"The Land of the Morning Calm's size makes driving a viable option. Cars can be hired at Incheon International Airport and via hotels in Seoul. But we didn’t need to rent one because the whole point of our visit "
North vs South – the verdict
Unbeknownst to both the Northerners and the Southerners, self-appointed Judge, Jury and Executioner Jonny Edge is ready to deliver his sentence.
I’ve been watching you. Watching and waiting, patiently preparing to finally have my say on who’s worse – the Northerners or the Southerners. As all of us Brits know, we’re a nation split horizontally across the middle between the North and the South. No matter which end of the nation you’re from, you’re now to be judged in my court.
Last spring, I moved to Yorkshire from Devon. Thankfully, I’m not actually from Devon and I’ve emerged virtually unscathed from my years there – but I’m not Northern either. When I was young I moved around quite a lot, so there’s nowhere in the UK I actually consider being ‘home’. You could say I’m kind of geographically-neutral for this argument, and that provides me with the neutrality needed to judge fairly. That or the perfect position from which to throw shade at the whole lot of you.
Before moving to Yorkshire, I was convinced of the fact that Devon – alongside its poor relation, Cornwall – were home to the very worst drivers in the UK. Down there, driving is mostly about trying your best to avoid things – tractors with their bale spikes lowered helpfully to head-height, regiments of Honda Jazz’s piloted by ancients, and, perhaps the worst of the lot, suicidal young drivers. They, of course, obtained their licenses from their cousin – the examiner – after an intensive 2 weeks of practising on the farm. I spent the best part of a decade driving in the South West, and hand on my heart here, I can say I’m lucky to be alive.
In Yorkshire, the expectation was that I’d find a better quality of driving. After all, Yorkshire is home to a huge variety of roads – everything from busy streets to quiet, muddy back routes. Some of the very best UK roads can also be found here, like the ones stretching across the moorland, beautifully curving and wide stretches of asphalt enjoyable in almost anything, or they would be if the locals weren’t absolutely determined to become a statistic. Here, it seems to be everyone for themselves, with a lack of regard for all other road users epitomised by overtaking on blind corners or crests. Huge accidents are not uncommon, and neither are the inevitable impacts they have on our squishy little bodies. Surprisingly, driving in Leeds city centre is often more enjoyable – and safer – than driving on the roads between major towns. So, does this mean the North is worse than the South? Well no, I don’t think that’s the case. Instead, something much worse is happening.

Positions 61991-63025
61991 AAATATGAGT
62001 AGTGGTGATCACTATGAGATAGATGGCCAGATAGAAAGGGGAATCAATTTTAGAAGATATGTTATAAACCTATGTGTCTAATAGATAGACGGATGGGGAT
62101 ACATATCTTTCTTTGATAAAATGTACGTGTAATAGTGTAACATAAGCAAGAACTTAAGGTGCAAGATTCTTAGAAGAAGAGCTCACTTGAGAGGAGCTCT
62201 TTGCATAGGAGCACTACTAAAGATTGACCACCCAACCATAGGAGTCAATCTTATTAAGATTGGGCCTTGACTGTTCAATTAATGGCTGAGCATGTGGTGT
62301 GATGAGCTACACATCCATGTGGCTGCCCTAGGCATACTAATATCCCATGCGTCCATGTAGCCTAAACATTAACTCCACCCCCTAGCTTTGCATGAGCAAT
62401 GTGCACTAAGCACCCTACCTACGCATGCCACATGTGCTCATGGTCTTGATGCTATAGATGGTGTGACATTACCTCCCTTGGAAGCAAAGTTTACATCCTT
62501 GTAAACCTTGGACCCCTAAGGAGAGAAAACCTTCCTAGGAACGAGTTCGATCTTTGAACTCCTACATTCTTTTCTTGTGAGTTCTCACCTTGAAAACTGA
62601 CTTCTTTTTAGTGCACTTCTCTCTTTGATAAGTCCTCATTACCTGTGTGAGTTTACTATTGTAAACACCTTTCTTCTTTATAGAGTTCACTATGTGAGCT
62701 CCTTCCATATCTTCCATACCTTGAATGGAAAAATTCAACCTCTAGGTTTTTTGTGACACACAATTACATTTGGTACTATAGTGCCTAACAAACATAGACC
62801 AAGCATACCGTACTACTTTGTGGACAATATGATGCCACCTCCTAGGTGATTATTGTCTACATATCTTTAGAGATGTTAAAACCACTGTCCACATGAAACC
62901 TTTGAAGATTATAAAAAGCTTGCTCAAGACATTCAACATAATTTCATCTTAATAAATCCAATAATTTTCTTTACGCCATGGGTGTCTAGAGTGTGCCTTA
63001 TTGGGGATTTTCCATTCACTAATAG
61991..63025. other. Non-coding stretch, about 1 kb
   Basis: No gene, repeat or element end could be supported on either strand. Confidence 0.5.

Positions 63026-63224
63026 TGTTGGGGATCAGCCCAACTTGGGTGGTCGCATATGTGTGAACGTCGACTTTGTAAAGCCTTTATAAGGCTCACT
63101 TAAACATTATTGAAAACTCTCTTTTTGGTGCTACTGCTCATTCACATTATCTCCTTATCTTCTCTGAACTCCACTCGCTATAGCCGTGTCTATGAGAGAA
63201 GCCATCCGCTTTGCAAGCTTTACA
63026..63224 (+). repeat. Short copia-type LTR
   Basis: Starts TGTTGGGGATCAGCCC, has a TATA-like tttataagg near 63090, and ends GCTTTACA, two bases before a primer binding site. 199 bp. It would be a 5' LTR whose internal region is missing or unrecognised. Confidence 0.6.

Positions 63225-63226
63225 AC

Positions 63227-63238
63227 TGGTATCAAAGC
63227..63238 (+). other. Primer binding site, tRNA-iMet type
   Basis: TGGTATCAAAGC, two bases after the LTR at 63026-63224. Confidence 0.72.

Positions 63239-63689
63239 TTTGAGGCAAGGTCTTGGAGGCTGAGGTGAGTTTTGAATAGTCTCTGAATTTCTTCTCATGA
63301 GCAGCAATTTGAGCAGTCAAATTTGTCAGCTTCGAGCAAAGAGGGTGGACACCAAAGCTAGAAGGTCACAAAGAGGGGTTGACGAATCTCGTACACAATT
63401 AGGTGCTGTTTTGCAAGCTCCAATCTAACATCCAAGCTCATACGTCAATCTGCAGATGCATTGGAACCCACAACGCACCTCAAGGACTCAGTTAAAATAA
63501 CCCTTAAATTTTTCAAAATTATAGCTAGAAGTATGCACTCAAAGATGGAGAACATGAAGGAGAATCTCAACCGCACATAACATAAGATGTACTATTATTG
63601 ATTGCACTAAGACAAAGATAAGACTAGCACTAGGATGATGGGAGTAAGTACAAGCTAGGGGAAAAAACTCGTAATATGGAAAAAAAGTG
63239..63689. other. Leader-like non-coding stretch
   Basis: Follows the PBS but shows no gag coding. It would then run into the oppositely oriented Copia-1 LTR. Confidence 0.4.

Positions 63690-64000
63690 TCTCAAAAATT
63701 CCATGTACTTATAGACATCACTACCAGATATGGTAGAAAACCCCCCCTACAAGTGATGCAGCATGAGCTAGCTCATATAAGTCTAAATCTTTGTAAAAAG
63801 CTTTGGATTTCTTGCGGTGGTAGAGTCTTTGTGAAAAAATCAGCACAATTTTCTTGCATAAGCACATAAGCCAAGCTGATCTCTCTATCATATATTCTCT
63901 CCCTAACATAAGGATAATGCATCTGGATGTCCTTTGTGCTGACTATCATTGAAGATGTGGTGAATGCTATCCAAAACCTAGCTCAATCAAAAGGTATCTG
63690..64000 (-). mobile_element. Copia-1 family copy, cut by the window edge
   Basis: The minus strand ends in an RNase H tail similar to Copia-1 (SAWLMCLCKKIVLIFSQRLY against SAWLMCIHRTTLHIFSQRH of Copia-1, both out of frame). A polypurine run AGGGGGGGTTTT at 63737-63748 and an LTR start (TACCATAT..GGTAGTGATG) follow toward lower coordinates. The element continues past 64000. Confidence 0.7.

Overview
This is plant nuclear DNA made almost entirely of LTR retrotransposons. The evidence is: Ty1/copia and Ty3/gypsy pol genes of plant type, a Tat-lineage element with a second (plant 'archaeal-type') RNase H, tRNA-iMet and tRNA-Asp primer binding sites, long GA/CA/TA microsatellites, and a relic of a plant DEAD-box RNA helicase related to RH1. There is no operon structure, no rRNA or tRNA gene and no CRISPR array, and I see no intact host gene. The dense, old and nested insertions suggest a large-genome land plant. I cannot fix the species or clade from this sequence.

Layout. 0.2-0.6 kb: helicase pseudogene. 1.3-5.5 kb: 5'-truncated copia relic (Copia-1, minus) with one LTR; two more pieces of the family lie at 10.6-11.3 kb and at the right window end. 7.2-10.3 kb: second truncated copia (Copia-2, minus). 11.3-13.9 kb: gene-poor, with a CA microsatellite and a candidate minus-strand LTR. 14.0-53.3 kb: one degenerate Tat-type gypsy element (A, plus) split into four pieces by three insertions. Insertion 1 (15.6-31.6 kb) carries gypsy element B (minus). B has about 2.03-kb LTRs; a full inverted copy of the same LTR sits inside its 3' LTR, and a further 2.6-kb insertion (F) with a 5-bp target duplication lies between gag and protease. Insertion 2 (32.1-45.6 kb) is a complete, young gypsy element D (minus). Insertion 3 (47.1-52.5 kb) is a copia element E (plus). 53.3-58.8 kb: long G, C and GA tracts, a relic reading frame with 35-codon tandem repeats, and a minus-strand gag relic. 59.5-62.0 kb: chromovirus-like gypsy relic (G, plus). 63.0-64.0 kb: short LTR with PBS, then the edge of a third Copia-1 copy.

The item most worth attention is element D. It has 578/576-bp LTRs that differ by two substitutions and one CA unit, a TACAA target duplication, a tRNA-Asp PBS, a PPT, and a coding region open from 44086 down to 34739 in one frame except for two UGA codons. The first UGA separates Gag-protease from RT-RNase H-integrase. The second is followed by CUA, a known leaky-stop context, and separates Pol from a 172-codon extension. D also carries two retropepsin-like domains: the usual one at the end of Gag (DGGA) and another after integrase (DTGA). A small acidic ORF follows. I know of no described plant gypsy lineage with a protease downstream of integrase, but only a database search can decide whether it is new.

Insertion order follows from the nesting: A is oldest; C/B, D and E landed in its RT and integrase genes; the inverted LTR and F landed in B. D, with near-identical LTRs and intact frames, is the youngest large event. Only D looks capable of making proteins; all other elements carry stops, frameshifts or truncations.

As a nation – both North and South united – we are socially regressing. It doesn’t matter where I drive now, I see the same symptoms regardless – a lack of respect for fellow road users, widespread selfishness and an over-reliance on driving aids. Even just a decade ago, drivers kept an eye on one another far more than now. Communication and consideration both seem to be fading fast now, along with simple, basic manners. In all parts of the nation, you can observe it, people increasingly sitting on cruise control in the middle lane of the motorway, or even in the outside lane, despite being so much traffic that nobody can pass. In supermarket car parks, people no longer return trolleys, leaving them to drift around and bump or scratch cars. On top of that, poor parking, tailgating, road rage and abuse all seem to be commonplace.
I was originally tasked with judging you, to examine the standards between North and South and throw one of you in my motoring gulag, but the issue is no longer North vs South, it’s the cancerous ‘me, me, me’ attitude and finger-pointing. As a nation, we no longer respect the needs or situations of others no matter which part of our country we happen to come from. It’s hard to say if there’s any possible way to reverse from the point at which we’ve arrived, which is a worrying thought.
Despite all of this negativity, I will say this – I’d rather drive alongside the worst of you than the best of central Paris. Never will I forget the day a French woman in her 80’s exercised by swearing at me for a solid 20 minutes after I pulled out on her at a Parisian junction. Nor the many days of taking part in what seemed to be a touring car race around Milan or the time I had to pull over in the Southern Alps to let a man in a 1980’s Fiat attempt to turn himself into tinned human.
Look, I have to do this. I can’t lie to you, can I? You’re all guilty. Ultimately, there’s nothing between North and South – you’re all as bad as each other. You increasingly making driving a stressful, happiness-sapping event that is, from a personal point of view, slowly killing my passion.
Maybe some time inside will make you consider your actions. Britain, I hereby sentence you.
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